brian 's Reviews > Nothing to Be Frightened Of

Nothing to Be Frightened Of by Julian Barnes
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Sep 07, 2008

it was ok

i almost like your book. almost. it's a fun synthesis of a bunch of death related topics, there're some great historical and personal anecdotes, tons of interesting hypothetical situations and philosophical either/ors... but i object to your britishness, y'know? that whole mannered and clever and cautious thing...? this is death, man! the end! finito! skull and crossbones! grim reaper! "nothing more terrible, nothing more true!"

sure, there are gems throughout, but ultimately your book about death is nothing more than a breezy series of thematically similar essays. you need to re-read tolstoy's confessions, okay? y'know what i'm talking about: "the only absolute knowledge attainable by man is that life is meaningless." tormented with the absolute knowledge that his words & life were nothing but a bunch of meaningless blather and bloviation, he attacked his work with such terrible anger and honesty and foolishness and fury that, ironically, over a century later his books do exist and do matter... (of course, they'll only end up mattering for a blip in the face of eternity; only until the uncaring universe does away with all these pink and brown fleshy bundles of neurons and synapses...)

from larkin's aubade:

Most things may never happen: this one will,
And realisation of it rages out
In furnace fear when we are caught without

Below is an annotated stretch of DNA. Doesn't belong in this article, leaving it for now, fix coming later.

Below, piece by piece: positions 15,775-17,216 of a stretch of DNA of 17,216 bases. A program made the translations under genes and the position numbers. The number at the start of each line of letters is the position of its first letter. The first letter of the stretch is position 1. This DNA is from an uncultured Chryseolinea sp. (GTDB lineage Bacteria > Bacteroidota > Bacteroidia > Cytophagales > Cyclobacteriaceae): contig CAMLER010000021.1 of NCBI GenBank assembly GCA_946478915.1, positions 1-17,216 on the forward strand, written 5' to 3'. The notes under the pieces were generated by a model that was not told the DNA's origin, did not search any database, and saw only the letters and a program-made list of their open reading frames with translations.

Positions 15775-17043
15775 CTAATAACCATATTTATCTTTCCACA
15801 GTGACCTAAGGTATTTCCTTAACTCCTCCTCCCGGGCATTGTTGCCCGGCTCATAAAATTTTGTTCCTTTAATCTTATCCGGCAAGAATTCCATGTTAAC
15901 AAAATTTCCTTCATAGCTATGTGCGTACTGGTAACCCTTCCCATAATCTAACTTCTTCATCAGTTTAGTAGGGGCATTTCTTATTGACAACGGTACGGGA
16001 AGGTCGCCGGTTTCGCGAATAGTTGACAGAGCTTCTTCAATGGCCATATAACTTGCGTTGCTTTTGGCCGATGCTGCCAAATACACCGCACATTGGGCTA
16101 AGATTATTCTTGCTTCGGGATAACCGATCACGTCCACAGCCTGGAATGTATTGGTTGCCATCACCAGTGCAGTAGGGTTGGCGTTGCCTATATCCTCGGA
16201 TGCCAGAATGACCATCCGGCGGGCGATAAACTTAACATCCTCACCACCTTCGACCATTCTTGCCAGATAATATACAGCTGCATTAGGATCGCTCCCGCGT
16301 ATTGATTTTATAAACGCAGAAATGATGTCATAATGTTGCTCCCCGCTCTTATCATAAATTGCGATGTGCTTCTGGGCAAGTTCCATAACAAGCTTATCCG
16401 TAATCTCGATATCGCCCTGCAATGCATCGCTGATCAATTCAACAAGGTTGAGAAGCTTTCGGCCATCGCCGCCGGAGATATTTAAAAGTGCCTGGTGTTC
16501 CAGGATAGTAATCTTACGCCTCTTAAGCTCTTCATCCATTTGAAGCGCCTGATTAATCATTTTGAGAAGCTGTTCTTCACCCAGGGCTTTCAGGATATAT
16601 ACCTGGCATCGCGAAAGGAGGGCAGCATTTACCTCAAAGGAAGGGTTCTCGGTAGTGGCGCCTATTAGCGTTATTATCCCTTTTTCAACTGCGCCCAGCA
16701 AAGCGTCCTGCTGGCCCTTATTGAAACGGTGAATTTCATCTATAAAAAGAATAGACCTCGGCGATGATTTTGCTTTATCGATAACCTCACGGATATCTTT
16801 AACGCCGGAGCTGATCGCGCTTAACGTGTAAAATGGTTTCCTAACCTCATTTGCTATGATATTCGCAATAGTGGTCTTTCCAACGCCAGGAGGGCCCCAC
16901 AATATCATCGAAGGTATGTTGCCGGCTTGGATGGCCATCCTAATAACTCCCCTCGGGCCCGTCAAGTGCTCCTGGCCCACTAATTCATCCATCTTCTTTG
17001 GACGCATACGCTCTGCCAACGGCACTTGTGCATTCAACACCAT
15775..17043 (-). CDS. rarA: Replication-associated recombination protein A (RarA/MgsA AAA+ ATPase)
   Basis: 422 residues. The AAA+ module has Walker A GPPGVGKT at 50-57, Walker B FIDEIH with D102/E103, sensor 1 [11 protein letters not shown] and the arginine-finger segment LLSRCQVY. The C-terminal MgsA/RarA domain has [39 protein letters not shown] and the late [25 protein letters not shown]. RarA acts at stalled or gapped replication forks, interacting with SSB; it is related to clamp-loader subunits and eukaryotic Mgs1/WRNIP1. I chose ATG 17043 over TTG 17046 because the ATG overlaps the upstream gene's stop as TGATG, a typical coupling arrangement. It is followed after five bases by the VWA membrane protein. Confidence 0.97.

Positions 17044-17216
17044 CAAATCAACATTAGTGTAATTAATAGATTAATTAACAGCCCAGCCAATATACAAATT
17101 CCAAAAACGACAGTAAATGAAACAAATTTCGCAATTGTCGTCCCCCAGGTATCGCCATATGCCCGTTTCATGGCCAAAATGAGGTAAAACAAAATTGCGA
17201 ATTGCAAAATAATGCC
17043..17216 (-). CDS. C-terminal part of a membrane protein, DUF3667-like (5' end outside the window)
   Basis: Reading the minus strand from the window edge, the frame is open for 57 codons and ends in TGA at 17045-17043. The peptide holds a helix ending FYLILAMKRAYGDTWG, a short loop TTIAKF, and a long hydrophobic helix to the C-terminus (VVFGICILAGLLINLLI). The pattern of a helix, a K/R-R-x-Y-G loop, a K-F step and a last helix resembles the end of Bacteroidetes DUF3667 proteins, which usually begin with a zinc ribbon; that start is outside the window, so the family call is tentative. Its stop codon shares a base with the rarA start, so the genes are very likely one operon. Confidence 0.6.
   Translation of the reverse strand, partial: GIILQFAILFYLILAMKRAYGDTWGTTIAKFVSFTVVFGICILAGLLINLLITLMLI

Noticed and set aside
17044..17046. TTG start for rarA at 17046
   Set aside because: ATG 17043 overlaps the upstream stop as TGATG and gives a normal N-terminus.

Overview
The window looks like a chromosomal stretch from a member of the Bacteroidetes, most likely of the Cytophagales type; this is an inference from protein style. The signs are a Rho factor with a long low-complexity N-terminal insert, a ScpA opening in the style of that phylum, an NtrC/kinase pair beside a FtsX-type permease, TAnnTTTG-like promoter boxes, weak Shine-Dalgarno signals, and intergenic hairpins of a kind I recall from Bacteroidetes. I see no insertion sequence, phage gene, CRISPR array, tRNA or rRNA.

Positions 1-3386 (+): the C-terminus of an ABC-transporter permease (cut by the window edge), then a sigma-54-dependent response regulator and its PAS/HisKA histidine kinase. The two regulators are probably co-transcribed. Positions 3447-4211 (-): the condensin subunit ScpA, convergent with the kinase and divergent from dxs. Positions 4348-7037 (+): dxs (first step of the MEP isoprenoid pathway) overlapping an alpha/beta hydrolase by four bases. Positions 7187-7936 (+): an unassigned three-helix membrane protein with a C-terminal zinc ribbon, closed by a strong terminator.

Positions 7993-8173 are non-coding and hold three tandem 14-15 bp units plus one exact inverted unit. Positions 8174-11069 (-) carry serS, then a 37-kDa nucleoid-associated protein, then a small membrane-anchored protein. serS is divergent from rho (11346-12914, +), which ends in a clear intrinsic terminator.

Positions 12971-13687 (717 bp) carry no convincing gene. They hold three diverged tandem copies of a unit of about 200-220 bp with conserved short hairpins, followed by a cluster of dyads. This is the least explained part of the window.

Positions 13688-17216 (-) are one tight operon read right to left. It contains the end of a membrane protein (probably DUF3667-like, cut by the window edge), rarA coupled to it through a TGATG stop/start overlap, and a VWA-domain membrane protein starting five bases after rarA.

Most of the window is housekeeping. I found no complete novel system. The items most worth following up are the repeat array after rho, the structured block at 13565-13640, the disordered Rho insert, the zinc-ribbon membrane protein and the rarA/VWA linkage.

People or drink. Courage is no good:
It means not scaring others. Being brave
Lets no-one off the grave.
Death is no different whined at than withstood.

from the old fools:

What do they think has happened, the old fools,
To make them like this? Do they somehow suppose
It's more grown-up when your mouth hangs open and drools,
And you keep on pissing yourself, and can't remember
Who called this morning? Or that, if they only chose,
They could alter things back to when they danced all night,
Or went to their wedding, or sloped arms some September?
Or do they fancy there's really been no change,
And they've always behaved as if they were crippled or tight,
Or sat through days of thin continuous dreaming
Watching the light move? If they don't (and they can't), it's strange;
Why aren't they screaming?

larkin was a brit, of course, and he laid it all out there, put his tight, puckered ass on the line. and ernest becker's the denial of death? whew... an unflinching gaZe directly into the hollowed-out eye sockets of that cloaked and bony motherfucker, with a quick turn of the head to us, to all of us, with the grim message that it's death that lies at the bottom of everything that we are and everything that we do. and even becker, an academic and psychologist, writes with the urgency and despair that the subject calls for:

"He is a miserable animal whose body decays, who will die, who will pass into dust and oblivion, disappear not only forever in this world but in all possible dimensions of the universe, whose life serves no conceivable purpose, who may as well not have been born."

ah... maybe i'm too serious, too dour, too grim, too unsmiling. maybe i should lighten up and not only include the demented and absurd and black into my personal 'panthanatheon'... maybe i oughtta let in some of the charming and clever and slight...? but, no. no way. fuck that. if you're gonna get into it with the ol' reaping bastard, ya gotta play dirty: kick the bastard in the balls, a nice knee to the stomach. you don't wanna sit down for tea with the thieving bastard.
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10/12/2016 marked as: read

Comments (showing 1-15 of 15) (15 new)

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message 1: by [deleted user] (last edited Sep 07, 2008 02:00PM) (new)

but i object to your britishness, y'know what i mean? that whole being mannered and clever and cautious thing.